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Lawrence Blum on Gilligan and Kohlberg (part 1)

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In a 1988 paper, “Gilligan and Kohlberg: Implications for Moral Theory,” Lawrence Blum contrasted the moral theories of Carol Gilligan and Lawrence Kohlberg, arguing in support of Gilligan. Kohlberg represents the dominant view, which casts morality as based on “impartiality, impersonality, justice, formal rationality, and universal principal” (472.) Gilligan proposes a care ethic that begins with people “within a web of ongoing relationships, and morality … consists in attention to, understanding of, and emotional responsiveness” to those persons” (473;) these connections exist “prior to moral beliefs about what is right or wrong or which principles to accept. Moral action is meant to to express and to sustain those connections to particular other people” (476.)  In contrast, for Kohlberg “moral responsiveness to others is mediated by adherence to principle” (477.) Thus for Gilligan relationship precedes principles, and moral principles emerge from relationships; for Kohlberg, moral principles are prior to and mediate relationships.

Examples of such principles are “‘Be loyal to friends,’ ‘Nurture one’s children,’ and ‘Protect children from harm’” (484.) Yet some principles cited regard relationships of friends and family with care commitments that in my view are prior to the formulation of the principles, as Gilligan argued; contra Kohlberg, such principles are not prior to the partial relationships involved. It seems to me that impartial principles motivated by “principles of right or duty” (490) might be more like “Be loyal to all,” or “Protect all children,” as these can be rationally formulated without partial care commitments.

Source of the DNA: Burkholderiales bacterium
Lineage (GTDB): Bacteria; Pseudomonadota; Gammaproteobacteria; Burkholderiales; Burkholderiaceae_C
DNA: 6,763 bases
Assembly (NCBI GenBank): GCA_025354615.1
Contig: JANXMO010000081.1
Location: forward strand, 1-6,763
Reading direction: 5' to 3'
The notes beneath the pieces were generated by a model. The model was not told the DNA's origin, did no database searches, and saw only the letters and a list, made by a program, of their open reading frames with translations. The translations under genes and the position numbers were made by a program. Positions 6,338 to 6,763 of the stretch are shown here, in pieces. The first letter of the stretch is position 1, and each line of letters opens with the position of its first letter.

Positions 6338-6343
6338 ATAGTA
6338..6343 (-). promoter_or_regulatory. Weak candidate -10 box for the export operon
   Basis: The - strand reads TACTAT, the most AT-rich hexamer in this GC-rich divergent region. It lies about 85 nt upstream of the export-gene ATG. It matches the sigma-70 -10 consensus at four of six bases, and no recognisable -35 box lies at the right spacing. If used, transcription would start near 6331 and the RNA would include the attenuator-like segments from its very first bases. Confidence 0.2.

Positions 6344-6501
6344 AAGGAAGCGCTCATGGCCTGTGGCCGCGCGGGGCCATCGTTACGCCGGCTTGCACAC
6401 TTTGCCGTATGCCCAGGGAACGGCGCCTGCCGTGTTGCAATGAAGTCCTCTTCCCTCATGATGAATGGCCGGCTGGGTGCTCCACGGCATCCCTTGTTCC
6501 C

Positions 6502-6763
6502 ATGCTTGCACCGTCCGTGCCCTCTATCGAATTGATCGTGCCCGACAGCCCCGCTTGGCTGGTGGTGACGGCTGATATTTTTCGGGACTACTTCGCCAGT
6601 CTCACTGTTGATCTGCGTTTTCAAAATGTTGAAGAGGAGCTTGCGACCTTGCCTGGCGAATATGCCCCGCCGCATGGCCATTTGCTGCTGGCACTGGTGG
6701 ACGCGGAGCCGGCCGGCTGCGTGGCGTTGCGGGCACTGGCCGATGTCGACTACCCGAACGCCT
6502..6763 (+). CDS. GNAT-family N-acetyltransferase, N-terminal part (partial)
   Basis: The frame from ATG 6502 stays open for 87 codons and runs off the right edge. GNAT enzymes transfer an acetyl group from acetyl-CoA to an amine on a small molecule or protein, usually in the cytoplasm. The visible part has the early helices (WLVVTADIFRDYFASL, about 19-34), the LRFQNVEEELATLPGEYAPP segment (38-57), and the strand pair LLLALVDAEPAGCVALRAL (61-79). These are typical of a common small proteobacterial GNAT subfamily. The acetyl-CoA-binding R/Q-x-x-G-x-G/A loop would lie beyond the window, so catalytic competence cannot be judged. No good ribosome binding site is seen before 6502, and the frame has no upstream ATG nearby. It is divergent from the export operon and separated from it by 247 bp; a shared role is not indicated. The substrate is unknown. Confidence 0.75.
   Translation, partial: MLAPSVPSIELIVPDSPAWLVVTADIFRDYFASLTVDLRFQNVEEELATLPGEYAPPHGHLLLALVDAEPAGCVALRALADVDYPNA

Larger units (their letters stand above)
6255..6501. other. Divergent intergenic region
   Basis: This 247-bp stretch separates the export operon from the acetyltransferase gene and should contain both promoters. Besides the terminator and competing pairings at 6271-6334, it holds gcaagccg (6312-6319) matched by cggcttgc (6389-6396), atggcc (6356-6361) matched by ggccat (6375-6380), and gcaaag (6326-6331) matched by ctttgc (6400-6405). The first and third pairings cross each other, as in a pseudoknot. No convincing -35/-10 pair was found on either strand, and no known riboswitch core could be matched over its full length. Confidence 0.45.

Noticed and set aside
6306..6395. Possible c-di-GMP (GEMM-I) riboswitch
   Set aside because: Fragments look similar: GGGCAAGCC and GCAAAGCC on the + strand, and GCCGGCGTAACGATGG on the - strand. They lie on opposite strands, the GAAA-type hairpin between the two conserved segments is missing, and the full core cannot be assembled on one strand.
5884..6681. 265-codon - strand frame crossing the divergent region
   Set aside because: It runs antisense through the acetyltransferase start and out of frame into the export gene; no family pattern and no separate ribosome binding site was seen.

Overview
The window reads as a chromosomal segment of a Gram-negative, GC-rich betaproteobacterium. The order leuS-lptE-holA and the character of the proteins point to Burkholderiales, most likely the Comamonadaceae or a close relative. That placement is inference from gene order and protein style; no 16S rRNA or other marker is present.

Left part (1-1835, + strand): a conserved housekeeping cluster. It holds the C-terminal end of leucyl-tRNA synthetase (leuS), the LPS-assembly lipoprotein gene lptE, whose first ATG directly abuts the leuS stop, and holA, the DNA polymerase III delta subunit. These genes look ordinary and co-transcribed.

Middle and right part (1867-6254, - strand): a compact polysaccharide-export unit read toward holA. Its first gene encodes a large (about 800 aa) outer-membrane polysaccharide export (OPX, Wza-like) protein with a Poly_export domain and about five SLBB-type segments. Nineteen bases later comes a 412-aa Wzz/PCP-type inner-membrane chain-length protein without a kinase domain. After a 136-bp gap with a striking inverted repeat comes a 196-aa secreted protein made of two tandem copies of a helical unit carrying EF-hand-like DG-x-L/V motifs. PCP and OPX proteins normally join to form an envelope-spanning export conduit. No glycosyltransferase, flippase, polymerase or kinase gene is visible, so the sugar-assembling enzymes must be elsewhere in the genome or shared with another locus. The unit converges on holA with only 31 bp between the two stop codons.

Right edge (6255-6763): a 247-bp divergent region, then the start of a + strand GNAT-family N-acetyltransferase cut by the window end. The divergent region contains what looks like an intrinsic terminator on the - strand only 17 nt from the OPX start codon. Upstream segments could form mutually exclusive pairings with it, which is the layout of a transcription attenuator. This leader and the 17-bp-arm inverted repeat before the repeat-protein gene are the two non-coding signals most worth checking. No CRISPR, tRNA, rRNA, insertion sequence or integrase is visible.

Though principles of right or duty may apply in partial relationships, Blum asserted that some acts toward friends and family lie outside such obligations (490n30;) I argue that such obligations are insufficient to subsume all relationships. It seems clear that the rationally motivated actions of impartial principles, and the care motivated actions of partial relationships such as friends and family, “are not simply identical acts prompted by different motives” (490.)

I find Blum persuasive: “If emotionally expressive action is an integral part of appropriate behavior within personal relationships, then a philosophy grounded in rational principle alone will be importantly deficit … and cannot be seen as superior to one of care” (490.)

Blum, Lawrence. (1988.) “Gilligan and Kohlberg: Implications for Moral Theory.” Ethics, Vol 98, No. 3 (Apr., 1988,) pp. 472-491.

This is adapted from a series of responses I wrote for an independent study in analytic ethics of partiality and consequentialism.

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